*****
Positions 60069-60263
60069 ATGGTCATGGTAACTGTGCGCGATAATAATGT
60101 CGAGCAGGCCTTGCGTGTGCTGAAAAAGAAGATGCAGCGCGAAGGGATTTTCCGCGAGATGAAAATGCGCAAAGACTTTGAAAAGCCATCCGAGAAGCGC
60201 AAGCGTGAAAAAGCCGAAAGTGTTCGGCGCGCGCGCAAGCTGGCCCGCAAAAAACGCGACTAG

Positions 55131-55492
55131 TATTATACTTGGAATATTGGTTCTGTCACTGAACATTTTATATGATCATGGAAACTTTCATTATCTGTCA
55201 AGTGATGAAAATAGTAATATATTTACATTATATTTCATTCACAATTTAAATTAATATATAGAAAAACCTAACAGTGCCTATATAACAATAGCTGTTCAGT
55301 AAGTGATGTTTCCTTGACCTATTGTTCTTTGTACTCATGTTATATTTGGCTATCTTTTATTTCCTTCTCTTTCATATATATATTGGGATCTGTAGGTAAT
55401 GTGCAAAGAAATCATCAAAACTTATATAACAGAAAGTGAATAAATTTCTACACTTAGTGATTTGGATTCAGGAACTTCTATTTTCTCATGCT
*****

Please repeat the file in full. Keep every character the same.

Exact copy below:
Positions 60069-60263
60069 ATGGTCATGGTAACTGTGCGCGATAATAATGT
60101 CGAGCAGGCCTTGCGTGTGCTGAAAAAGAAGATGCAGCGCGAAGGGATTTTCCGCGAGATGAAAATGCGCAAAGACTTTGAAAAGCCATCCGAGAAGCGC
60201 AAGCGTGAAAAAGCCGAAAGTGTTCGGCGCGCGCGCAAGCTGGCCCGCAAAAAACGCGACTAG

Positions 55131-55492
55131 TATTATACTTGGAATATTGGTTCTGTCACTGAACATTTTATATGATCATGGAAACTTTCATTATCTGTCA
55201 AGTGATGAAAATAGTAATATATTTACATTATATTTCATTCACAATTTAAATTAATATATAGAAAAACCTAACAGTGCCTATATAACAATAGCTGTTCAGT
55301 AAGTGATGTTTCCTTGACCTATTGTTCTTTGTACTCATGTTATATTTGGCTATCTTTTATTTCCTTCTCTTTCATATATATATTGGGATCTGTAGGTAAT
55401 GTGCAAAGAAATCATCAAAACTTATATAACAGAAAGTGAATAAATTTCTACACTTAGTGATTTGGATTCAGGAACTTCTATTTTCTCATGCT